Chat Bots: Dos and Don'ts

Wordsmithing itself is only going to get you halfway there when it comes to chat bots. It’s important to know how your chat bot fits into your brand storytelling, but beyond that, people expect a particular experience from these nifty new tools.

Fail to provide that, your customer going to feel unheard and uncared for — and those are the whole reasons you want a chat bot in the first place! 

Luckily, sticking to this quick list of Dos and Don’ts will go a long way in providing a pleasant and effective experience for your chat bot’s conversant. 

DO let people know your bot is a bot in the opening greeting

Get things started by immediately clarifying that they are indeed talking to a chatbot and not a real human. This will set expectations and allow the user to engage with the bot without getting confused or annoyed when it can’t answer general queries.

DON’T try to trick people into thinking your bot is a human

First off, you can’t trick people into thinking your bot is a human. Don’t even try. If you do try, you will fail to trick people into thinking your bot is a human, and those people won’t be happy that you tried. Trust your customer. Don’t lie to them.

DO have a canned response ready if someone types something not recognized

Even when they do know they’re talking to a bot, users might overestimate its intelligence and try to ask complex questions you haven’t accounted for. A quick “I’m sorry, but I don’t understand that yet,” can help move the user forward and hint that they should stick to the obvious options.

DON’T go above a 3-1 message flow

Generally, conversations involve the participants taking turns. Take too many, and your bot will appear too pushy. It will no longer feel like a conversation, and the user will be less likely to want to continue it. Take your time and keep the back-and-forth interaction going.

DO personalize messages based on responses

People love personalization. It helps them feel as though they’re being heard. Ask for their name early on and then drop it back in every so often. Take information you grab, such as job role, and deliver different messages and content based on it. Avoid having a single, linear path and explore how your chat bot can create a personalized experience.

DON’T ask for all their contact info right away

You’re trying to reduce the intimidation factor a form has. Ask for contact information before you’ve earned it and you’ll scare people away. Hold off on requesting anything you don’t expressly need until it’s relevant to ask. When they’ve indicated they want something emailed to them, you can ask for their email address — just hold off until your bot gets to know them.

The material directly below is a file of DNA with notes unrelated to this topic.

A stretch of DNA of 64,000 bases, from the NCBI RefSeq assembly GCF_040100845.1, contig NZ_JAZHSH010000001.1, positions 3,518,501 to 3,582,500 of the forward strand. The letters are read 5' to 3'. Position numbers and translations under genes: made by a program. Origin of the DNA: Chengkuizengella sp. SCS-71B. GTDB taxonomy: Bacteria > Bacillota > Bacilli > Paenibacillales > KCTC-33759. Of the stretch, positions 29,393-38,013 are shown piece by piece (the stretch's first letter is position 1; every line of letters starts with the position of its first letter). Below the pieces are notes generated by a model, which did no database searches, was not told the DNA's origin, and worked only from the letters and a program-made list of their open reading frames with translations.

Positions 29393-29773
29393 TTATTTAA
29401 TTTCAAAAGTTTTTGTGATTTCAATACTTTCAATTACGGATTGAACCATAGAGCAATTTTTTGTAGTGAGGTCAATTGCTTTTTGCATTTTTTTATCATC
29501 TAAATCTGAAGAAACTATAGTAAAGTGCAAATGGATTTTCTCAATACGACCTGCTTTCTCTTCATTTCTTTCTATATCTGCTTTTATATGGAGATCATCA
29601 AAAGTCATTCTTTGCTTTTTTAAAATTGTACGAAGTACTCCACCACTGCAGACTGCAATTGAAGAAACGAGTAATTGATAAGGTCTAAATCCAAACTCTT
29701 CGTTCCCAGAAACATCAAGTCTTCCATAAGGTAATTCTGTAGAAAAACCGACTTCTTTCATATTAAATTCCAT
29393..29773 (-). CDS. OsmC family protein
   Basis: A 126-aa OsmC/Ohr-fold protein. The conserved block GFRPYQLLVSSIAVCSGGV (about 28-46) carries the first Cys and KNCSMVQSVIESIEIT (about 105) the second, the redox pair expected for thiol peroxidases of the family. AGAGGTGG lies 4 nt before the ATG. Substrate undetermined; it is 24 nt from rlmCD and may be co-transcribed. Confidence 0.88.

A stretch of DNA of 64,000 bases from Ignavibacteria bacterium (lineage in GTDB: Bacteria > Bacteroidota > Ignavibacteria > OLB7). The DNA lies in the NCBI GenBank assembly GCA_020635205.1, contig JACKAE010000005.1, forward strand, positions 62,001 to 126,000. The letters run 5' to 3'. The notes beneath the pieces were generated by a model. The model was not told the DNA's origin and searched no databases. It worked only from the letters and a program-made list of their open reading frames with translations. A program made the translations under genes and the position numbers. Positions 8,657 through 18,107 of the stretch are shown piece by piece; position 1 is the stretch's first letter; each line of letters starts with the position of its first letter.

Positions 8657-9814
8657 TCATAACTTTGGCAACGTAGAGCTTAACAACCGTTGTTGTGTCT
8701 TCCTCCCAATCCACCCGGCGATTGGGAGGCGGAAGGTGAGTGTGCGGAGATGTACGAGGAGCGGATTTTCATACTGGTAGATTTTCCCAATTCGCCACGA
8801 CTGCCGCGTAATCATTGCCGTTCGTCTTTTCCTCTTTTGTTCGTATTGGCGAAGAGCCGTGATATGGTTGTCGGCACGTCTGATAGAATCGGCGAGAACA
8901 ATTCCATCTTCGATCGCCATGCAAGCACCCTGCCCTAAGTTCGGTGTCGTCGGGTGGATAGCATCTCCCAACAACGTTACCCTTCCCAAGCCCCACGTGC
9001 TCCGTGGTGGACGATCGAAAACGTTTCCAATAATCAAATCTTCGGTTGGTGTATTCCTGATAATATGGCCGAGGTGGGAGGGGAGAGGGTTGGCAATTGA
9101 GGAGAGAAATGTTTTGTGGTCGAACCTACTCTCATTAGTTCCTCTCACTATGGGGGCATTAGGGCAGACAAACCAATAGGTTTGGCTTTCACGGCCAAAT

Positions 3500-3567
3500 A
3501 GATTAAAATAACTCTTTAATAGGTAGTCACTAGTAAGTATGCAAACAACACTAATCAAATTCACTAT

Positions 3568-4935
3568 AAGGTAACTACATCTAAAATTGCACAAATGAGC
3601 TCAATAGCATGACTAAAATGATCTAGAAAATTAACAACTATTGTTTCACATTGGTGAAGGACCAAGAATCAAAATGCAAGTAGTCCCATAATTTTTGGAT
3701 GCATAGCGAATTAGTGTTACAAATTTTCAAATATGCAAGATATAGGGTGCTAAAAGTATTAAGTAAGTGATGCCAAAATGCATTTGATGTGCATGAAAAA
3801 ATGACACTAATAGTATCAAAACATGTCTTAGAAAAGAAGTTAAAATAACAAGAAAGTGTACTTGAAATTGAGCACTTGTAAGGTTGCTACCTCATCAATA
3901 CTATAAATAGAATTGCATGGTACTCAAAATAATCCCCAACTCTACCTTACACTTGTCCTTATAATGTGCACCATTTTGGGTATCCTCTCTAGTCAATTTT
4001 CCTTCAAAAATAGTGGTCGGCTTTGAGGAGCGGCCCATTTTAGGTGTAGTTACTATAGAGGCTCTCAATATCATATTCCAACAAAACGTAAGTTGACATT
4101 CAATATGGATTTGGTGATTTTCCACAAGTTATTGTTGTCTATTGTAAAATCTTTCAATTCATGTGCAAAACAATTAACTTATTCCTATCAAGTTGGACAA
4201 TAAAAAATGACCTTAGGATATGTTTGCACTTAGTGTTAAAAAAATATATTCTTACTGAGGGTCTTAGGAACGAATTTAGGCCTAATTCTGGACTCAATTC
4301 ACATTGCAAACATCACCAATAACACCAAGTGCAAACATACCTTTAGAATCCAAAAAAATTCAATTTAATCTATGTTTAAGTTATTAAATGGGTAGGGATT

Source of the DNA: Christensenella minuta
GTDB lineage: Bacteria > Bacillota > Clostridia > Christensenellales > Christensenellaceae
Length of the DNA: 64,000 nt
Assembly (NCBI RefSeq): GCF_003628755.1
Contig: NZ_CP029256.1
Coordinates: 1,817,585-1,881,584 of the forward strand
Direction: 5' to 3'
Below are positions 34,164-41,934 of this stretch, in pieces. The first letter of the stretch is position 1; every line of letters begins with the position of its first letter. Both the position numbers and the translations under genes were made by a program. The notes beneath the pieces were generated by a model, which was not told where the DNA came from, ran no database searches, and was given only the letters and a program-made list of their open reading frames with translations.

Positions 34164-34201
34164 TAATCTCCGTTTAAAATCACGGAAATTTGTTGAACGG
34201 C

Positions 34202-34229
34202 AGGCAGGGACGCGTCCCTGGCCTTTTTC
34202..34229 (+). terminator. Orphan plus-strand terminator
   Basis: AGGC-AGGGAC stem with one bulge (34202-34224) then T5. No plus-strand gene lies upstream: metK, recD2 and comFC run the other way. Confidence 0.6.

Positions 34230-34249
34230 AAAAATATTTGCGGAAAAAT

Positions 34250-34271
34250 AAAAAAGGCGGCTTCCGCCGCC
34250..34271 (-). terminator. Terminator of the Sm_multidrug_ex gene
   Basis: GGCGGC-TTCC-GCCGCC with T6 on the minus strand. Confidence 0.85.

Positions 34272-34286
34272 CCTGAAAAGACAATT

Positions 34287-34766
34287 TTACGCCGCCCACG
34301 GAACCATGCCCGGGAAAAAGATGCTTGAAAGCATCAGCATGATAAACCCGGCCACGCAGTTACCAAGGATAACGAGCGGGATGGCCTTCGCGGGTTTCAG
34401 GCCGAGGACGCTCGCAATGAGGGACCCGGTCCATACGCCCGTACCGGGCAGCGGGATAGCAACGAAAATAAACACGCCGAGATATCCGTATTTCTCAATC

DO make the conversation flow smoothly 

Every message should lead into the next and read naturally following a user’s response. Don’t dart around topics unless you’ve arrived at an organic transition point. And as you build branch after branch and your messages might have multiple paths to and from them, ensure they match up with every possibility.

DON’T overwhelm the user with information

Yes, you’ve got some great content and you might be tempted to send as much of it as possible to the reader. But as with a good message/response ratio, you don’t want to overdo it. Stick to completing one goal at a time — and try not to send enormous messages that require your reader scroll back up.

Enough Talk — Get Building!

With these tips in hand, you should be well on your way to establishing an excellent, efficient, friendly chat bot for your website. Here's a sharable resource to keep track of all these:

The dos and don'ts of chat bots

Not enough? Check out last week’s post on what chat bots can do here.

Need a hand with your chat bot strategy? How about integrating your chat bot strategy with the rest of your marketing plan? Flawless Inbound is a leader in the modern marketing space, helping more than 60 organizations across Canada and the US achieve growth and success. If you’d like to learn more, reach out and let's chat! You can also get more information for Marketing Managers here.